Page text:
Episode 49 - Vincent Hendricks

Nick: Hello, and welcome to episode 49 of the SCI PHI Podcast. From Bloomington, Indiana, I’m Nick Zautra.

On today’s podcast, I am pleased to welcome Dr. Vincent Hendricks, Professor of Formal Philosophy and Director of the Center for Information and Bubble Studies (CIBS) at University of Copenhagen, Denmark.

Vincent’s work deals with modern mathematical and philosophical logic and concentrates primarily on bringing mainstream and formal approaches to epistemology together — from epistemic reliabilism, counterfactual epistemology and contextualism to epistemic logic, formal learning theory and what is called 'modal operator epistemology'. 

Vincent’s work with The Center for Information and Bubble Studies focuses on the nature, structure, dynamics, noise and resolution of bubbles. “Bubbles” are usually considered unwelcome and destabilizing phenomena associated with finance and real estate markets. Generally a bubble has developed when assets trade at prices far exceeding the estimated fundamental value. The guiding research principle of The Center for Information and Bubble Studies (CIBS) is that bubbles essentially amount to information control problems among deliberating agents who are collectively susceptible to robustly demonstrated socio-psychological features like boom-thinking, group-thinking and lemming effects, which together determine market models and conditions which may make for bubble-hospitable environments. 

By aligning problems of bubble formation in miscellaneous. markets with information control problems, Vincent brings together philosophy, economics, logic, social psychology, information theory, behavioural science, and computer science to form a novel and thoroughly interdisciplinary platform for analyzing and resolving often destabilizing bubble-phenomena of human and market interaction.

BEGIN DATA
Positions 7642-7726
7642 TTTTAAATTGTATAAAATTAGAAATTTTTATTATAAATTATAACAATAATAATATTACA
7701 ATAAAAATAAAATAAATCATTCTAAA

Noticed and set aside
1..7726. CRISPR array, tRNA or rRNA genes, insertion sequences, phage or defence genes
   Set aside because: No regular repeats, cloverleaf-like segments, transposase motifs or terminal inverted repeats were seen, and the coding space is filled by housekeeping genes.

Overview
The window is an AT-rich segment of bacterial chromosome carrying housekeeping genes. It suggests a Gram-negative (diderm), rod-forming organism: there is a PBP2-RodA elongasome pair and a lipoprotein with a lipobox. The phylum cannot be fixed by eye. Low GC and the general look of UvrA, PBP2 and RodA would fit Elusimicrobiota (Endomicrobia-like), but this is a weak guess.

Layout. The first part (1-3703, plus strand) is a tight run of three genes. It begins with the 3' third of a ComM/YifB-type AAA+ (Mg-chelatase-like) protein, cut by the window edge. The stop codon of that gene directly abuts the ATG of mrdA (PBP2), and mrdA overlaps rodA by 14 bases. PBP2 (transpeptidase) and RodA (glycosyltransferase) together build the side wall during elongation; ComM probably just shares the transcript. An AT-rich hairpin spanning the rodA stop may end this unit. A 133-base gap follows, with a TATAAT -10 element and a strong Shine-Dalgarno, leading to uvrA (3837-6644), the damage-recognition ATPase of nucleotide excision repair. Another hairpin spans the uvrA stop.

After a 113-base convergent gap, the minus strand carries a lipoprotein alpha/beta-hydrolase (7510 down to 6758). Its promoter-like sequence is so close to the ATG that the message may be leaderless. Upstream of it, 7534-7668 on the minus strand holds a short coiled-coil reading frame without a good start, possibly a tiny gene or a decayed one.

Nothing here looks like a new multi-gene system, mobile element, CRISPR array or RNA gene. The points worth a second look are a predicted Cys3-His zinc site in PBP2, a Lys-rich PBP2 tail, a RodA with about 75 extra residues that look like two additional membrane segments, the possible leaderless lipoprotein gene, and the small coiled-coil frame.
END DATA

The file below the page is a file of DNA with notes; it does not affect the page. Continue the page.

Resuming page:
In his recent work REALITY LOST: Markets of Attention, Misinformation and Manipulation, co-written with PhD student Mads Vestergaard, Vincent analyzes the nuts and bolts of the information market, the attention economy and media eco-system which may pave way to post-factual democracy. Here misleading narratives become the basis for political opinion formation, debate, and legislation. To curb this development and the threat it poses to democratic deliberation, political self-determination, and freedom, Vincent and his co-author argue that we first need to grasp the very mechanisms and structural conditions that cause it.

And thus, without further ado, let’s bring in Vincent. [music]

Dr. Vincent Hendricks, welcome to the SCI PHI Podcast. How are you this morning?

Vincent: Very good sir. The sun is shining and it's Indian summer in Copenhagen.

Nick: Beautiful, beautiful. How is Copenhagen this time of year?

Vincent: Well, usually, it's very rainy and very unpleasant. However, this year, probably due to climate change, things have been fairly nice [inaudible 00:00:30], probably too hot for these kinds of places but well you know climate change has its perks but mostly they’re all [inaudible 00:00:41].

Nick: How long have you been there?

Vincent: Well, I've been on and off. I'm 48 years old by now, right. So I was born here but I spent a good part of my life in the US. I was doing my PhD at Carnegie Mellon in Pittsburgh.